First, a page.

"Whose Sound is it? ... It's all of ours."
"Whose Sound is it?" Williams asks. "The ultimate answer - it's all of ours. It's the people of the state of Connecticut. It's the people of the state of New York. But in the broader sense, it belongs to the nation.
"It's a tonic for people. ... It's almost a spiritual experience. We're trying to hang onto something with a real quality to it. If you lose it, you can never really replace it."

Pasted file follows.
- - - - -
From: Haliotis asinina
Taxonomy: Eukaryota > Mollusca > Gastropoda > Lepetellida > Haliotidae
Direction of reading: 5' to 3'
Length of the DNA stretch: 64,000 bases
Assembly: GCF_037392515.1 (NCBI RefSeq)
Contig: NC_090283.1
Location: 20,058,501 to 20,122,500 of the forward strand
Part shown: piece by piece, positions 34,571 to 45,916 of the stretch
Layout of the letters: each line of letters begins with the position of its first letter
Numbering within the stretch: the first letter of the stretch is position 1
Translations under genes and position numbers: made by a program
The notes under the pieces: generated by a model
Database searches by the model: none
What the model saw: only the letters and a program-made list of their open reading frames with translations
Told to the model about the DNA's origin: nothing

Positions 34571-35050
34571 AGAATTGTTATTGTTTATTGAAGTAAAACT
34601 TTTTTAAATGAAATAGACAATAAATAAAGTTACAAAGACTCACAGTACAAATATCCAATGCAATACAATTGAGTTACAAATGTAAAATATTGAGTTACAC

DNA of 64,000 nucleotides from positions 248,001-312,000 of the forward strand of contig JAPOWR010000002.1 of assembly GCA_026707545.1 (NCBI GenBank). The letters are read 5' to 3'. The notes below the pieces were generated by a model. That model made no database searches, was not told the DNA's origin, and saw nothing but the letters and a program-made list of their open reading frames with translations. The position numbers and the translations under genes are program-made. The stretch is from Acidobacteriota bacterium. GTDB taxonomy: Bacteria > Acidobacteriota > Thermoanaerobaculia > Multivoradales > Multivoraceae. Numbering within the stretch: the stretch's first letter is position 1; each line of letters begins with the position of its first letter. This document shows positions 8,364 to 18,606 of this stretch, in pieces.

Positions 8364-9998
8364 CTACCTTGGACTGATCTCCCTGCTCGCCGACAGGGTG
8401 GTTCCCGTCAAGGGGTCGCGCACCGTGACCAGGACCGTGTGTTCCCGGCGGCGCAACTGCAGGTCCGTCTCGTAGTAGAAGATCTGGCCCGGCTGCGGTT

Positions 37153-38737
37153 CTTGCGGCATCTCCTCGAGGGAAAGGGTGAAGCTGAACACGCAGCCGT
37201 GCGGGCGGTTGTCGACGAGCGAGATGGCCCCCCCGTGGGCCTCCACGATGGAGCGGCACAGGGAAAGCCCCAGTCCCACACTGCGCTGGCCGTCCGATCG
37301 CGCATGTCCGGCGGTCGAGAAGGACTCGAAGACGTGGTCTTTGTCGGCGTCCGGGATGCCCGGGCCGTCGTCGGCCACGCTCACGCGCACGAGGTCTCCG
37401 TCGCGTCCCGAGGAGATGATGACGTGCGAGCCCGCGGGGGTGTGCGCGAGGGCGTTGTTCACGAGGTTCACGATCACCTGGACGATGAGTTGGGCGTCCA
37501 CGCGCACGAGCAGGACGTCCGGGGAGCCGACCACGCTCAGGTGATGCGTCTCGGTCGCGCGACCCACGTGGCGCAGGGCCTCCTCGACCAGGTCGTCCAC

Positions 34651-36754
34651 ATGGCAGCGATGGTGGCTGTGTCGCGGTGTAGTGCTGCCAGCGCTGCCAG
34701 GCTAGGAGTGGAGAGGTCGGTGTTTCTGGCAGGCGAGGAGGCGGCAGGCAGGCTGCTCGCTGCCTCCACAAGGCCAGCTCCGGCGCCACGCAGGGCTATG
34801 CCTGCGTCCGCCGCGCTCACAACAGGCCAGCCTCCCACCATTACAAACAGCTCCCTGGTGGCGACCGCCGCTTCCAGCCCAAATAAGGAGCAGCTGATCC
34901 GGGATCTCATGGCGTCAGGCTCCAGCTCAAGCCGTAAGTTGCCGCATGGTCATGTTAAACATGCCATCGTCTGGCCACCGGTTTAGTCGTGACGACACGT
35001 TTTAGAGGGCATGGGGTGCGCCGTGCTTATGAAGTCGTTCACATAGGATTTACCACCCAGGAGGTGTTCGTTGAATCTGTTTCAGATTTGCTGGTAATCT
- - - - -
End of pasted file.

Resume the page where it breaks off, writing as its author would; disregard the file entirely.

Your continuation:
Williams says Broadwater has become an emotional and cultural fight – the kind of fight that facts don't easily counter.
"I'm still scratching my head," he says. "I think they underestimated the passion involved here. ... It's about Long Island Sound, it is not just about Broadwater; it's not. It's about Long Island Sound, the direction it's going. It's how much can we put into it and the cumulative aspects of these installations."